Kimberly-Clark (KMB) Earnings Rejuvenate COVID Plays

The company sees 2021 revenue growth between 4% and 6%

Shares in popular 2020 COVID plays saw renewed buying interest Tuesday after toilet paper maker Kimberly-Clark Corporation (KMB) posted a better-than-expected quarterly report.

Key Takeaways

  • Kimberly-Clark topped the Street's top- and bottom-line projections and raised its quarterly dividend by 6.5%.
  • An earnings-driven breakout on above-average volume in Kimberly-Clark shares may act as a catalyst for a shift in momentum back to the upside.
  • The Clorox Company (CLX) share price broke out from a five-month trendline to reclaim the closely watched 200-day simple moving average (SMA).

Kimberly-Clark, a 149-year-old household products company, reported a fourth-quarter profit of $1.69 per share, topping Wall Street's forecast of $1.61 per share. Revenues of $4.84 billion also came in ahead of the consensus mark and grew 5.7% from the year-ago quarter. Moving toward a year into the pandemic, the company's consumer tissue division continued to outperform, climbing 14% to $1.7 billion during the period.

Management also lifted the firm's quarterly dividend by 6.5% to $1.14 per share and authorized a $5 billion share repurchase program. Looking ahead, the company anticipates robust 2021 revenue growth of between 4% and 6%, with earnings per share (EPS) guidance of $7.75 to $8.00. Through Monday's close, Kimberly-Clark stock has a market capitalization of $46.28 billion, yields an enticing 3.24%, and trades relatively flat year to date. Over the past 12 months, the shares have slipped by around 5%.

From a technical standpoint, the share price has trended steadily lower since topping out slightly above $160 last summer. However, yesterday's earnings-driven breakout on above-average volume may act as a catalyst for a shift in momentum back to the upside. Those who buy here should consider booking profits at significant overhead levels at $145 and $154.50, where price finds resistance from previous swing highs. Traders could protect capital by placing a stop-loss order just below the blue short-term downtrend line at $132.

A stop-loss order is an order placed with a broker to buy or sell a security when it reaches a specific price. Stop-loss orders are designed to limit an investor's loss on a position in a security.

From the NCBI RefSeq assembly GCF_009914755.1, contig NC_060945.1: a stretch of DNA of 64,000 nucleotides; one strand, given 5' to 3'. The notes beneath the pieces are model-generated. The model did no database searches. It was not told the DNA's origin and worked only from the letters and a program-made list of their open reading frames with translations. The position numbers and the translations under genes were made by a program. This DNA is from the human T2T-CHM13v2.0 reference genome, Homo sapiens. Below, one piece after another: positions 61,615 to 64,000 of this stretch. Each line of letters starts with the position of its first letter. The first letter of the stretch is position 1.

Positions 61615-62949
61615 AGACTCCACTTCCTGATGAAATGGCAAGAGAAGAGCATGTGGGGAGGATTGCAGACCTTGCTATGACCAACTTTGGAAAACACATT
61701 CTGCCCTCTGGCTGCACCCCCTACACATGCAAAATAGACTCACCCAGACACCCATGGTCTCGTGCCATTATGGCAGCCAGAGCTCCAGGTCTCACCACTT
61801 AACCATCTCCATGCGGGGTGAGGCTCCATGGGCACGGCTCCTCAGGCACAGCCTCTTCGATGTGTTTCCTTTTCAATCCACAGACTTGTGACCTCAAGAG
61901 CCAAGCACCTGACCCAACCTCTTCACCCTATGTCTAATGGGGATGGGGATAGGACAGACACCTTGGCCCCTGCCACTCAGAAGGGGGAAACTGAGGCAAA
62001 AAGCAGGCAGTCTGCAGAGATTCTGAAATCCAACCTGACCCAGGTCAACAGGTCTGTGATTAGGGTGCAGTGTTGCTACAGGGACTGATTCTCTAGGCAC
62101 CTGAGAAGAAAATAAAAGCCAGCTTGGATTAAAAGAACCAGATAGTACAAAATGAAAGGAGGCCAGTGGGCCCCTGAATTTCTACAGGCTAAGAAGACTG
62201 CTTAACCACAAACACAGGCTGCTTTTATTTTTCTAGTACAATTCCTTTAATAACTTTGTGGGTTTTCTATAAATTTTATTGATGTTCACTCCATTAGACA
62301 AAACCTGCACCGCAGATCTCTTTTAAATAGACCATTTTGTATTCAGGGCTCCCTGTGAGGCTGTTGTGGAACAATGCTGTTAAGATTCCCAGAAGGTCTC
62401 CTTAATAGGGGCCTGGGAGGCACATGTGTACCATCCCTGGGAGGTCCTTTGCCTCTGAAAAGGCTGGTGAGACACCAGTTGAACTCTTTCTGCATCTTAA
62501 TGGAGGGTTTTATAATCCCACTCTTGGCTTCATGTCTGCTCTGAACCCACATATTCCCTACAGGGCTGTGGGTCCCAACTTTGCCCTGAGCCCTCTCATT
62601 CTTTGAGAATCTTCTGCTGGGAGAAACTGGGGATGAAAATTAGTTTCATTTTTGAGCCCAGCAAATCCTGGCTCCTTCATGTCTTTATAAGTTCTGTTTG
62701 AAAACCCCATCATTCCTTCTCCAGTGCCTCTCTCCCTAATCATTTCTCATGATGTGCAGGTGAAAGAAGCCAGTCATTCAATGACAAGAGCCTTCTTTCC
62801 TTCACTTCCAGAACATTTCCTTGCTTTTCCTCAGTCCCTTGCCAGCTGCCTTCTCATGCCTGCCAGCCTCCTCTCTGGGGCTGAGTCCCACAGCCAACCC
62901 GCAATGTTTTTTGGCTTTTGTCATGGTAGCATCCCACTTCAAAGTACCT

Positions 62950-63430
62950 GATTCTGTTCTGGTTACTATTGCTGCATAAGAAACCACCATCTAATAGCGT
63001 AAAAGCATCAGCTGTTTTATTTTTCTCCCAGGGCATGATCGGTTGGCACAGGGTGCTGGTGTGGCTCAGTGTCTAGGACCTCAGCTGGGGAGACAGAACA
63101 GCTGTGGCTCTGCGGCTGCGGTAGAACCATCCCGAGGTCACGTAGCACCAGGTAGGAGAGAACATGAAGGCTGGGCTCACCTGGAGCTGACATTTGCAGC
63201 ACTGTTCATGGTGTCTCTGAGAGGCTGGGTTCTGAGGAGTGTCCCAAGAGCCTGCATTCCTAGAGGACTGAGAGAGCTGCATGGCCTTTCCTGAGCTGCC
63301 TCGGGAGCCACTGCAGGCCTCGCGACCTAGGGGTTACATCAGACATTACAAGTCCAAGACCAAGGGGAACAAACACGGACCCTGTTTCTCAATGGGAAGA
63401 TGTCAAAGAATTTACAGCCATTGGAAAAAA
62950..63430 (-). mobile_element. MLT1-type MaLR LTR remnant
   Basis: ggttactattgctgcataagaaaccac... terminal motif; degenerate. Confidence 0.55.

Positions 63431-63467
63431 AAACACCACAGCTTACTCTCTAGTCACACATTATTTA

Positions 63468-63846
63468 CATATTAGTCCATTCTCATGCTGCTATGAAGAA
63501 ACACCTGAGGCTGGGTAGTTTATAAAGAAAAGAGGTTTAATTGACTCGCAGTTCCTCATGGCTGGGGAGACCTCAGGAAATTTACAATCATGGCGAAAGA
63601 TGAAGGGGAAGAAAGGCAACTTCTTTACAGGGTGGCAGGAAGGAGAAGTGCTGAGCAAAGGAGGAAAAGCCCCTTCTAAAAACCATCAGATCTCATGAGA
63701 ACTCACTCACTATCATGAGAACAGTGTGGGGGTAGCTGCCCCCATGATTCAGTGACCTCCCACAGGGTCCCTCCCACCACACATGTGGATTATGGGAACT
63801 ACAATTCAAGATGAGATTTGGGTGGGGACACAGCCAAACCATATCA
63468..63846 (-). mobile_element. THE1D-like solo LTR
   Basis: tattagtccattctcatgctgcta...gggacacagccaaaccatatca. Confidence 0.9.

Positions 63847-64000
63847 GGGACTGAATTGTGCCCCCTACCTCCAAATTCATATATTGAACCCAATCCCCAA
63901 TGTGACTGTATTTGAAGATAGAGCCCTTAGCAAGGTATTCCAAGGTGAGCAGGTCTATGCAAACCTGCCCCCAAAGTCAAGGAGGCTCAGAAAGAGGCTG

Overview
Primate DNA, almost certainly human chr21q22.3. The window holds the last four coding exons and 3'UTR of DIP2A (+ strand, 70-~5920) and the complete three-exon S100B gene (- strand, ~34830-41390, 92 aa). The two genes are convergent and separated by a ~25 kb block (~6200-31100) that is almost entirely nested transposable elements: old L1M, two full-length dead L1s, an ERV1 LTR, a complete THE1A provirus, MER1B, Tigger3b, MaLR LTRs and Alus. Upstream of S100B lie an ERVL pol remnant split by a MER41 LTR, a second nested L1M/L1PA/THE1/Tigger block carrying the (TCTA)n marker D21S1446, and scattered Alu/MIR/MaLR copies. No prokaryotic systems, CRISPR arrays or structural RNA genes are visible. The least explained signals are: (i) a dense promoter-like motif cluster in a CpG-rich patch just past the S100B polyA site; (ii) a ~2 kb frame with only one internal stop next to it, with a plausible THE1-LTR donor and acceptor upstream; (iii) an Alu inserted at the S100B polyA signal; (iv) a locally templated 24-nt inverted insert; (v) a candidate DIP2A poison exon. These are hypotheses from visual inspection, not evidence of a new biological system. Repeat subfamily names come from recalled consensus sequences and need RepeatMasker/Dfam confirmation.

Chart depicting the share price of Kimberly-Clark Corporation (KMB)

The Clorox Company (CLX)

Traders who follow the personal care group should also monitor fellow pandemic play The Clorox Company, which moved higher in the wake of Kimberly-Clark's upbeat earnings. The maker of CDC-recommended Clorox Disinfecting Wipes is expected to post its December quarter results on Feb. 4 before the opening bell. Analysts forecast a profit of $1.69 per share, indicating a 16% improvement from a year earlier.

Traders should also watch for an earnings surprise, given the company has surpassed Street expectations in the past six consecutive quarters. As of Jan. 26, 2021, Clorox shares have a market value of $26.72 billion and are trading 33.91% higher over the past year while gaining 5% since the start of the month. Investors also receive a 2.19% dividend yield.

The company's stock price broke out from a five-month trendline Monday to reclaim the closely watched 200-day SMA. Further buying pressure may trigger a short squeeze as sellers rush to cover their positions, given that the stock has a short interest ratio of 11.1%. Traders who enter at these levels should look for a retest of the 2020 high at $239.87 while managing downside risk with a stop order placed somewhere below the 50-day SMA. Think about amending stop orders to the breakeven point if the price climbs above intermediate resistance at $220.

Chart depicting the share price of The Clorox Company (CLX)

The short Interest ratio is a simple formula that divides the number of shares short in a stock by the stock's average daily trading volume. Simply put, the ratio can help an investor find out very quickly if a stock is heavily shorted or not shorted versus its average daily trading volume. 

 Disclosure: The author held no positions in the aforementioned securities at the time of publication.

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